Archive for January, 2019



I mentioned the other day that I’ve been forced to admit that I feel better and am more productive when I exercise first thing in the morning. This time of year, the weather isn’t always conducive to that, so I’ve dragged out my exercise trampoline and walk or jog in place in the comfort of my living room. I’ve found that the best way to do this isn’t to watch exercise videos (though there are some designed for the mini trampoline that I’ll have to try). Instead, it’s travel videos, and my favorite thing is a series I found on Amazon Prime called Walks Around Britain.

Basically, it’s about all the walks you can take on public footpaths throughout Britain. A camera follows the host for a walk as the various highlights are pointed out, so you kind of feel like you’re doing the walk, too. Each episode is about 24 minutes and contains two walks (they only hit the high points, so it’s not in real time, unlike the Slow TV Norwegian train rides, which can be fun, too). A full episode is just enough for a morning walk/jog, or if I know I’m going to be walking somewhere later in the day, one of the walks in an episode is enough to get the day started.

Hohenecken Castle, site of Sunday walks (Photo from Wikipedia Commons, by Ulli1105 – Own work, CC BY 3.0)

This show makes me miss living in Europe. They have a similar network of public walking paths in Germany, and when we lived there, we’d often load up backpacks with drinks and a picnic lunch and head out on a weekend for a day’s walking. In one home, we lived right next to a forest with a lot of good trails, so we didn’t even have to get in the car to go for a long walk in the woods. At another home, we lived near a hill with a ruined castle on top, so one of our standard walks was to go up the hill to the castle.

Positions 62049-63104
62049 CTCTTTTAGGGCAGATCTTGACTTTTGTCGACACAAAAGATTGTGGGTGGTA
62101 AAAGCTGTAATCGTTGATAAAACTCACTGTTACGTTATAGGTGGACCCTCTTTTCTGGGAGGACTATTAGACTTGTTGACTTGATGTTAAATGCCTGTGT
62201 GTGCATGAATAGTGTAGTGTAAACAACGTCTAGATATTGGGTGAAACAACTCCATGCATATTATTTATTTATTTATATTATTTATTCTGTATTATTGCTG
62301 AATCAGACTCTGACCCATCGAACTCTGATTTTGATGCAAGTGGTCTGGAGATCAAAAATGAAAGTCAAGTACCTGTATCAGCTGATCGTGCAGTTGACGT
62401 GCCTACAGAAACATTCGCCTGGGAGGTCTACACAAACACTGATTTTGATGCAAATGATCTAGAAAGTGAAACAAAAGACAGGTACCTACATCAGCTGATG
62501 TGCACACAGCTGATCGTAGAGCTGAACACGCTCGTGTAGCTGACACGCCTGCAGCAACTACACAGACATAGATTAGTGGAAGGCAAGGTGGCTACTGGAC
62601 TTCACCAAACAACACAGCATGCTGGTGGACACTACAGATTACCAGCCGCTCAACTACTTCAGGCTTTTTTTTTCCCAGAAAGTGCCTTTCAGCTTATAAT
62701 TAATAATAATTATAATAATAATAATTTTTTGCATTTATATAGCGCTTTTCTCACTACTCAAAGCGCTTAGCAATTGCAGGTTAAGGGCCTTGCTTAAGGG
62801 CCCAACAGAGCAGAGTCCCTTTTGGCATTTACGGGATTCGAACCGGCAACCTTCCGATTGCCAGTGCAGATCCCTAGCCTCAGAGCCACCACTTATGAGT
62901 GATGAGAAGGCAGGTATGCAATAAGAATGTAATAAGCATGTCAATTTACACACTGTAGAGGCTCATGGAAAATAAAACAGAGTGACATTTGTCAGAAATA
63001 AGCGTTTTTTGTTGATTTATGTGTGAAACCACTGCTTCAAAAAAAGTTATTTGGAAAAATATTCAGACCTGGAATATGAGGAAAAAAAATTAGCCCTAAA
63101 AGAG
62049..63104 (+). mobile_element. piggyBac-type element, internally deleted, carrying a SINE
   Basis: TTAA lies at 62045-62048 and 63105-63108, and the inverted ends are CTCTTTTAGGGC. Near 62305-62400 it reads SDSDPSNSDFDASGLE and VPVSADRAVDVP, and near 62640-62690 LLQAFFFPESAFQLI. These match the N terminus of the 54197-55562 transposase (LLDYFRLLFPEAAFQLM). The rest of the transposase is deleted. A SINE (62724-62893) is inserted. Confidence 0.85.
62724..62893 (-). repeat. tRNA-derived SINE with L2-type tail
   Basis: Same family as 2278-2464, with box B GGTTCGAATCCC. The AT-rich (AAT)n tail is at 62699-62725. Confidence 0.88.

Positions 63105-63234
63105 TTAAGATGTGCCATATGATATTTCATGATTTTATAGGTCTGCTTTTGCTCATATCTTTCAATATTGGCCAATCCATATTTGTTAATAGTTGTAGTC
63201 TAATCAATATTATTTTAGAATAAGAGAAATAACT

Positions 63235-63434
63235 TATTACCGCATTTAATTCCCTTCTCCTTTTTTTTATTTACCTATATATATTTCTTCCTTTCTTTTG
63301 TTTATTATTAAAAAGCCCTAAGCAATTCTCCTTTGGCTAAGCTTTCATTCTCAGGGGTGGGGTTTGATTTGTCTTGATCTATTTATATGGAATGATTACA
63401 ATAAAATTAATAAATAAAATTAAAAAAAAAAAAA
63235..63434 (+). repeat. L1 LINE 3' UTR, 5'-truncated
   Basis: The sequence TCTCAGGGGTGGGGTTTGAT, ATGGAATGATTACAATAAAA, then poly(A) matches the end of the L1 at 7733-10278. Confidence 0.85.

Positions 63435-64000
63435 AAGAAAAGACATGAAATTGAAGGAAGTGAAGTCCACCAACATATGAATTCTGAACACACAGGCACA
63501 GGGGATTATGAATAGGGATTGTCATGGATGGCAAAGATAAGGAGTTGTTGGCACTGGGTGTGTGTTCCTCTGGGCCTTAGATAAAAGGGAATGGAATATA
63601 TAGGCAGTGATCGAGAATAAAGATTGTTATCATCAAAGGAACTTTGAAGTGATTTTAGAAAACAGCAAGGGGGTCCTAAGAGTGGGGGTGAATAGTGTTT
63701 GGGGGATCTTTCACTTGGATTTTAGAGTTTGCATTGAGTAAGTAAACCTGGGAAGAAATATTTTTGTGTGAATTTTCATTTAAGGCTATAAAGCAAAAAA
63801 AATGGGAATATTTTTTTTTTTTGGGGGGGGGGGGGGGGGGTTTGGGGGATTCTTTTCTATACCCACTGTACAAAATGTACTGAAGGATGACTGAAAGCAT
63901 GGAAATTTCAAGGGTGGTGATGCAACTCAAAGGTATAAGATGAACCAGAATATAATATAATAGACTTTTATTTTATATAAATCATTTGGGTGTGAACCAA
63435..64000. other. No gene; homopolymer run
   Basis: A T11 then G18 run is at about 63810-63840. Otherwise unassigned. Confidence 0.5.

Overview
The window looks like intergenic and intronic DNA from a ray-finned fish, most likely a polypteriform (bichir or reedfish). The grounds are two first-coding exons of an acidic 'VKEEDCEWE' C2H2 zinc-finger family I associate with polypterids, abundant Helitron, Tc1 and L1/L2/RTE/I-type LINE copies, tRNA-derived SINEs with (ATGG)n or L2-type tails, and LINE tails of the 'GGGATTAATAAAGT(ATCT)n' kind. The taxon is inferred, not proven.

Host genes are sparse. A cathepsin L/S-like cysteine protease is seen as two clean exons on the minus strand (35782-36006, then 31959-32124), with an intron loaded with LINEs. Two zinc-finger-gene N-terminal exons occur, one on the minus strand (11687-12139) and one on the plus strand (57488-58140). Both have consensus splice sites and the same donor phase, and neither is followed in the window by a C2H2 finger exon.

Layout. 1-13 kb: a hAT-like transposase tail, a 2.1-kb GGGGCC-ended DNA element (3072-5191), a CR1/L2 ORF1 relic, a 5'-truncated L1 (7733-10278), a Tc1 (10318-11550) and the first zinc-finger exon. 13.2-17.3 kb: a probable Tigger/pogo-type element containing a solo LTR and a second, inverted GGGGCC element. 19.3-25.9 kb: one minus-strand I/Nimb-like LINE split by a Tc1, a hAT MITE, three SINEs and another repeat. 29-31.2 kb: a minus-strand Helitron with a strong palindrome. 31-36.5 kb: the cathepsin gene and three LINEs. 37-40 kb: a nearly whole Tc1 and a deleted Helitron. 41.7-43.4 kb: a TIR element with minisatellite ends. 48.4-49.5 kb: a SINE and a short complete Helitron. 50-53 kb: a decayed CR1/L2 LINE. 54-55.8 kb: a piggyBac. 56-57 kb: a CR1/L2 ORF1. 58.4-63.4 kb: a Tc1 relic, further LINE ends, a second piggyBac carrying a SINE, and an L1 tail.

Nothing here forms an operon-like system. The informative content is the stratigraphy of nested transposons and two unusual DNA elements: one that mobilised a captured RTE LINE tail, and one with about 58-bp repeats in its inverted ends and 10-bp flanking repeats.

We don’t have anything really like that here, not on that scale. There are some walking paths through parks, and there’s one I can walk to on the edge of the neighborhood. Unfortunately, most of those paths are near a river or lake and tend to flood. And our country is so much bigger that there are fewer opportunities to make an easy day trip to go walking and see the country that way.

I got really nostalgic during this morning’s “walk” when the host was walking up a hill to a ruined castle (in Wales) with his daughters and dog. It was so much like those Sunday afternoons when we’d decide to just walk up to the castle, or when we’d drive to a place where the footpath would lead to or past a castle.

I was already into reading fantasy books, but I suspect that being able to just take a walk to a castle on an average day helped fuel that interest. A castle became something concrete, not just something out of books.

When I visited England, I got a map of some walks and spent a day walking from village to village in the Cotswolds. This show is making me want to go again to do more walking like that, since I love walking as a way of touring. I entertain the occasional dream of selling my house, getting a longer-term tourist visa, renting a cottage somewhere, and spending months exploring thoroughly while writing a book.

Alas, for the time being, I’ll have to make do with the nearby park (if it’s not flooded) when I get the itch to walk in the woods.

writing life


I’m getting close to the end of my week of proofreading, and my voice is getting tired from all that reading out loud. I think this may have to be a quiet weekend, and fortunately the choir isn’t singing Sunday, other than the usual hymn-type stuff. Then I’ll be done with editing for a while and can be creative again.

There’s nothing like having something tedious to do to really spark creativity. It’s like your brain is tempting you away from what you need to do. But I will prevail!